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  • Justin
    May 11, 2007

    Hi, Tony I just wanted to pose a question. Who created the Earth, Wind, Fire, Water, Wood? I think its more important to love each person and his or her ministry and what God is doing through them, instead of judging. The world is looking at us and how we treat each other. God Bless.

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  • Josie
    May 14, 2007

    Amen, Keith!!! Thank you for your conviction and comments.

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  • Neville
    August 2, 2007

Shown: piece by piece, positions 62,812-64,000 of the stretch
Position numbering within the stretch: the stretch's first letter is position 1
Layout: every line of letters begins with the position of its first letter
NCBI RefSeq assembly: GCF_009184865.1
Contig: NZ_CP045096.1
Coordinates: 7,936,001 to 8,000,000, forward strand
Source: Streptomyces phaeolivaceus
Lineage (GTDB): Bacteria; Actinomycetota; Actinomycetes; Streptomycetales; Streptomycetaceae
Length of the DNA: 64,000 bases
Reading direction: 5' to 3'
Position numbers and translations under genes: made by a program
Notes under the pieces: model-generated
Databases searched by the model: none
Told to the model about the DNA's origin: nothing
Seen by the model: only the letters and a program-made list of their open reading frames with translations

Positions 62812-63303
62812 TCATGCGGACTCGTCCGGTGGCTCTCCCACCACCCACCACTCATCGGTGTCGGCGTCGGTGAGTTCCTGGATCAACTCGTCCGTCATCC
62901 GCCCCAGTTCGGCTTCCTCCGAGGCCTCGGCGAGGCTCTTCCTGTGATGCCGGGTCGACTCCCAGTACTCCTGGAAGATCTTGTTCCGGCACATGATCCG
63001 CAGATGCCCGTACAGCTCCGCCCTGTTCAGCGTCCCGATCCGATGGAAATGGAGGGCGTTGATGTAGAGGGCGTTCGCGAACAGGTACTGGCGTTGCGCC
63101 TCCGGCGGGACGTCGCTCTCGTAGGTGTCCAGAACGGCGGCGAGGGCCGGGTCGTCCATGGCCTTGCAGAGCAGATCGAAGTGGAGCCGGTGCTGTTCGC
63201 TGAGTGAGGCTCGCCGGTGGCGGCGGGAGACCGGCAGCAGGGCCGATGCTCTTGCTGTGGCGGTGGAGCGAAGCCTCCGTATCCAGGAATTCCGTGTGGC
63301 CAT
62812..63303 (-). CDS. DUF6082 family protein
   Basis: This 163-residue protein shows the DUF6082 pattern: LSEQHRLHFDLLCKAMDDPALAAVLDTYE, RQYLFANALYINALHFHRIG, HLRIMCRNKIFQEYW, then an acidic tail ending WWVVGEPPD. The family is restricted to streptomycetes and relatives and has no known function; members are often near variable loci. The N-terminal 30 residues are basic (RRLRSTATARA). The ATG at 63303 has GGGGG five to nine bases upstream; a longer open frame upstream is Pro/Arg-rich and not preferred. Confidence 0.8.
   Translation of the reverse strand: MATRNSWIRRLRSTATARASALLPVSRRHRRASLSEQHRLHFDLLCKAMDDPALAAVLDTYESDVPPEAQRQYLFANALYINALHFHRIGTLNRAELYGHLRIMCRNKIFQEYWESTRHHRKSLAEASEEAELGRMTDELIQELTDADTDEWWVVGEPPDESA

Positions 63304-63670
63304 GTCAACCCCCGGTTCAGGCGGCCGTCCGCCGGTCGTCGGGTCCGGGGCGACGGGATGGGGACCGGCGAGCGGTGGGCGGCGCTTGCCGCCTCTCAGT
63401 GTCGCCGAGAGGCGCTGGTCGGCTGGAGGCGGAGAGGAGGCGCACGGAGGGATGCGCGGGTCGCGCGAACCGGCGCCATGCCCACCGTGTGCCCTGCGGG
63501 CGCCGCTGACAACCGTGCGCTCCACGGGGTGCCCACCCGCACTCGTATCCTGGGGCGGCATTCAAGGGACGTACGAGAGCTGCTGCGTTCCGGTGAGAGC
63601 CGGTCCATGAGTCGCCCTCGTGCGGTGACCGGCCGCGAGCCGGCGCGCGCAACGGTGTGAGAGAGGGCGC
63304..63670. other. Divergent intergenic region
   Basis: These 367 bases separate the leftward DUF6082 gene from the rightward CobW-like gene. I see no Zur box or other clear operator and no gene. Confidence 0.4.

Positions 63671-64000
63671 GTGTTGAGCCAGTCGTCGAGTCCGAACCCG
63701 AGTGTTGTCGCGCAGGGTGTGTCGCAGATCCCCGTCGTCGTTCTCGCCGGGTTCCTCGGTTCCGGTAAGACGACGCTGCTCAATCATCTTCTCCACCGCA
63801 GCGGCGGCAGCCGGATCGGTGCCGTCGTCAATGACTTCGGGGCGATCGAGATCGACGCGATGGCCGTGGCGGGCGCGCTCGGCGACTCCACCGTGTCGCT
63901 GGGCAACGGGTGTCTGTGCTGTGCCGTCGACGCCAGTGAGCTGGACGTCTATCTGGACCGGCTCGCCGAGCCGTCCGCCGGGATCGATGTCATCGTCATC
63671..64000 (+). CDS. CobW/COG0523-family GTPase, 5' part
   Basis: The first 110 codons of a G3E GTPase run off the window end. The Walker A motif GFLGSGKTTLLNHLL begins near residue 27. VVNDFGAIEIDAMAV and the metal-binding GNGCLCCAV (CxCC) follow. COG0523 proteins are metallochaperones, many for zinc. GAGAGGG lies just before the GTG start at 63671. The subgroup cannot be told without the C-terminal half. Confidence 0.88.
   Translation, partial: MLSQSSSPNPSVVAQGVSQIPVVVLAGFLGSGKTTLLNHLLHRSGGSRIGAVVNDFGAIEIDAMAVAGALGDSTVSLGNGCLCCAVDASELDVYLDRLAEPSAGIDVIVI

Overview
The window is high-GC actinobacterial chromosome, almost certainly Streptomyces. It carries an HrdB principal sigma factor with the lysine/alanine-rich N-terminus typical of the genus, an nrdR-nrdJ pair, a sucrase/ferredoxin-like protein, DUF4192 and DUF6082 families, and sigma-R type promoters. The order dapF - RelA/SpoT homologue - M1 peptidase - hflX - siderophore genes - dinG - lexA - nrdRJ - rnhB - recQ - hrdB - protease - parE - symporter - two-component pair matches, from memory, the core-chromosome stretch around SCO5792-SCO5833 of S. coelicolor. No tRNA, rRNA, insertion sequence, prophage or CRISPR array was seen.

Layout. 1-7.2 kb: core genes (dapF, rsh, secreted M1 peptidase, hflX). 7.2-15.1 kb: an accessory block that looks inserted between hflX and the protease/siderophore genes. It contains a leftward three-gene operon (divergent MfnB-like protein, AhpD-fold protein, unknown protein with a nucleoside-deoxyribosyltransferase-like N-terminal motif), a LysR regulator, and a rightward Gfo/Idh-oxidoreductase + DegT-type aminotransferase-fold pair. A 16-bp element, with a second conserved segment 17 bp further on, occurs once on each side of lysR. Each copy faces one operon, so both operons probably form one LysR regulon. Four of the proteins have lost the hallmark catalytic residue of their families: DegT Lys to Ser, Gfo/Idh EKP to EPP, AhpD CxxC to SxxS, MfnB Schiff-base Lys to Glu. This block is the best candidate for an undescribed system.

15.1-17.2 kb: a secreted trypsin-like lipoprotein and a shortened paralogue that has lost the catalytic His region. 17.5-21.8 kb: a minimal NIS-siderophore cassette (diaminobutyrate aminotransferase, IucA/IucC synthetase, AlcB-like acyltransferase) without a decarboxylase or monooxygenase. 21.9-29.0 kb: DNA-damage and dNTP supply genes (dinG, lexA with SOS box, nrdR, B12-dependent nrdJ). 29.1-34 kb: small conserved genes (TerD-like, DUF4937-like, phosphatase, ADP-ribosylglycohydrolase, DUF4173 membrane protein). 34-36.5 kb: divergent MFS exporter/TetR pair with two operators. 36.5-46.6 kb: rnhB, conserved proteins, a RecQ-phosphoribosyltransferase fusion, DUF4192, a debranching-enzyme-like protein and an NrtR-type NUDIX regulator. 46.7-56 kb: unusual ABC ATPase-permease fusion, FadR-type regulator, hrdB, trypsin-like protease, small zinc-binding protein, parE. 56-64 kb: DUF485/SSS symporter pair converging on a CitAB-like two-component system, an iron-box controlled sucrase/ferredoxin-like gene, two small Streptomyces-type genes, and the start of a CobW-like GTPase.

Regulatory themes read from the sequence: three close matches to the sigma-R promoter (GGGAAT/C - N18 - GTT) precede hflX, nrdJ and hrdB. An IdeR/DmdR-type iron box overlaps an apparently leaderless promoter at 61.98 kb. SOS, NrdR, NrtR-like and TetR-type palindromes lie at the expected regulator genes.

I empathise with Tony in that symbols are incredibly meaningful, but Christianity has been utilizing the language of other cultures from its beginnings, with pagan festivals, roman terms, etc. We stole the word ‘church’ from the Romans after all. I didn’t see a yin-yang on Origins site, but there are images for the 5 classical elements. And why not? These symbols have been for many different cultures and sects a way to understand the world and how it works. For example, the Greeks, Hinduism, Buddhism, Japan, China, in Astrology and even here in Aotearoa New Zealand with the Maori culture. People today are trying to interpret what God is doing in the world. Again the church needs to get in on that conversation, and if we find some common ground with non-christians on a concept, a feeling or even a symbol then lets use it. Lets engage with that stuff. Jesus already is…